Further tests: A laboratory testing (CBC, WBC’s electrolytes) will be ordered for Mrs. Park. A CT scan will be ordered to examine the abdominal obstruction. She will also be referred to a gastroenterologist for further assessment. A high intake of fiber will be recommended, and activity as tolerated.
Patient education: The patient will also be advised to have a high intake of fluids (Prichard & Bharucha, 2018). She will also be advised to increase fiber intake in her diet.
Mrs. Park presented to the clinic with complaints about lack of bowel movement for the last five days and abdominal pain and discomfort. The differential diagnosis includes diverticulitis and constipation. She will be advised to monitor her diet and then make some dietary modifications. She will be advised to increase intake of fruits and vegetable, and water. A follow-up with a gastroenterologist will be done, and also her bowel movements will be monitored closely. The patient will be encouraged to stay physically active as possible.
Alelign, T., & Petros, B. (2018). Kidney Stone Disease: An Update on Current Concepts. Advances in urology, 2018, 3068365. https://doi.org/10.1155/2018/3068365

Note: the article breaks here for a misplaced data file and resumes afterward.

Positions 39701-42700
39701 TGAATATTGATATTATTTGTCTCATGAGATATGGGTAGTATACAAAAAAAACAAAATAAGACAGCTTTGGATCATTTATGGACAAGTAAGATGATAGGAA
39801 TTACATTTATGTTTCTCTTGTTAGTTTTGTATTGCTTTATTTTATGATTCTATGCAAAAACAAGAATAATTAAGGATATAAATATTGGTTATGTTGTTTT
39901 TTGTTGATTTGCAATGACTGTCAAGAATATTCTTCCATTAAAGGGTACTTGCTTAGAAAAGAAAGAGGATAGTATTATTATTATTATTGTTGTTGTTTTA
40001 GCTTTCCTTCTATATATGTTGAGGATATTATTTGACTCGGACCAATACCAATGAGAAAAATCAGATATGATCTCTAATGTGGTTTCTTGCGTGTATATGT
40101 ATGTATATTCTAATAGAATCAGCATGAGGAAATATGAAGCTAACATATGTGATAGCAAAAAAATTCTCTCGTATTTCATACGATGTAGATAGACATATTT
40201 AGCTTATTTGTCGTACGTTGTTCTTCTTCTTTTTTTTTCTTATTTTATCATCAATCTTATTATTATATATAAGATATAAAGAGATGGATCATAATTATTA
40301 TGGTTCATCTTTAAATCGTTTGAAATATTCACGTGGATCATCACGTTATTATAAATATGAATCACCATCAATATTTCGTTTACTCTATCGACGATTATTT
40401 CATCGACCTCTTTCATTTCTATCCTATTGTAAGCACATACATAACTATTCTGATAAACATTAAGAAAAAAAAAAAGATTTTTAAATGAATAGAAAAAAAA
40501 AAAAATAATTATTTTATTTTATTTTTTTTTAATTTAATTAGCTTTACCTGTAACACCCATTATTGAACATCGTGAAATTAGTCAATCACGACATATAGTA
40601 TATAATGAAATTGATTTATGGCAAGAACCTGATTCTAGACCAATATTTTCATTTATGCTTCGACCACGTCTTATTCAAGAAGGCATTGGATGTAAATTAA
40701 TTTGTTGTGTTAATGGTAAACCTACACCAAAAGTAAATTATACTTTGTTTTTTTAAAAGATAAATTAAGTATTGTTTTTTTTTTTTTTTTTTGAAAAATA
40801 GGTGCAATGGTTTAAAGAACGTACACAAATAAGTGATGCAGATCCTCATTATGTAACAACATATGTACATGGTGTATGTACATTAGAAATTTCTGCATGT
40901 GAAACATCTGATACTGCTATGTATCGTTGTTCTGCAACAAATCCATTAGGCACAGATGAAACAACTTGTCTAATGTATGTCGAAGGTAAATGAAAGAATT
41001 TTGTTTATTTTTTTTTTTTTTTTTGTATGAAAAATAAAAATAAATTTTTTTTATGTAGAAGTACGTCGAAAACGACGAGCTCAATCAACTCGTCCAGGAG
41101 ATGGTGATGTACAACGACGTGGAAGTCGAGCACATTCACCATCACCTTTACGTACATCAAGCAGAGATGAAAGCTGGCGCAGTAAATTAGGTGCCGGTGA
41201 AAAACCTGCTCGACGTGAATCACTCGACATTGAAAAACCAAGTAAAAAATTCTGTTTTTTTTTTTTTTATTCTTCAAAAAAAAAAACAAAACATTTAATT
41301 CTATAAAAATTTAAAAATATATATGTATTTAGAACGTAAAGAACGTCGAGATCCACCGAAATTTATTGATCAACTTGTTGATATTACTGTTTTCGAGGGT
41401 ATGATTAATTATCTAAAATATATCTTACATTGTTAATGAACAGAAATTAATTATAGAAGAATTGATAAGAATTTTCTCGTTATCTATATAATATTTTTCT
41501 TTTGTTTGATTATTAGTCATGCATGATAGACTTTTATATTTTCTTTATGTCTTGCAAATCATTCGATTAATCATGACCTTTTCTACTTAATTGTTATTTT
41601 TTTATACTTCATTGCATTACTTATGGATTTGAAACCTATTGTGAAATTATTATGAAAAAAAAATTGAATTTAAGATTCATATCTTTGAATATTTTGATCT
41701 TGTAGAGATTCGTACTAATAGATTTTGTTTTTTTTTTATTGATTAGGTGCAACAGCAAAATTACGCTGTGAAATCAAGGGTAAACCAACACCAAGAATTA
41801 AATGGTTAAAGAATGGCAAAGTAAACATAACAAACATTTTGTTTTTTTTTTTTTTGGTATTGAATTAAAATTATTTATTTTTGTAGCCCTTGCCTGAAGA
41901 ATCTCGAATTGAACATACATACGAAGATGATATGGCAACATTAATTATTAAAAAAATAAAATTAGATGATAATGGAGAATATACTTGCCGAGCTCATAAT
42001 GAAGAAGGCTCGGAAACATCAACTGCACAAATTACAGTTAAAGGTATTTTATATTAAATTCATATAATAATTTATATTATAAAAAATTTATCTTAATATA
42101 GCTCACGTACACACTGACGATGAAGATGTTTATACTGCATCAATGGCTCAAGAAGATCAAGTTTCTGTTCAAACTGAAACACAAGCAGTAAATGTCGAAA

Behzadi, P., Behzadi, E., & Pawlak-Adamska, E. A. (2019). Urinary tract infections (UTIs) or genital tract infections (GTIs)? It’s the diagnostics that count. GMS hygiene and infection control, 14, Doc14. https://doi.org/10.3205/dgkh000320
Forootan, M., Bagheri, N., & Darvishi, M. (2018). Chronic constipation: A review of the literature. Medicine, 97(20), e10631. https://doi.org/10.1097/MD.0000000000010631
Prichard, D. O., & Bharucha, A. E. (2018). Recent advances in understanding and managing chronic constipation. F1000Research, 7, F1000 Faculty Rev-1640. https://doi.org/10.12688/f1000research.15900.1
Rezapour, M., Ali, S., & Stollman, N. (2018). Diverticular Disease: An Update on Pathogenesis and Management. Gut and liver, 12(2), 125–132. https://doi.org/10.5009/gnl16552
Swanson, S. M., & Strate, L. L. (2018). Acute Colonic Diverticulitis. Annals of internal medicine, 168(9), ITC65–ITC80. https://doi.org/10.7326/AITC201805010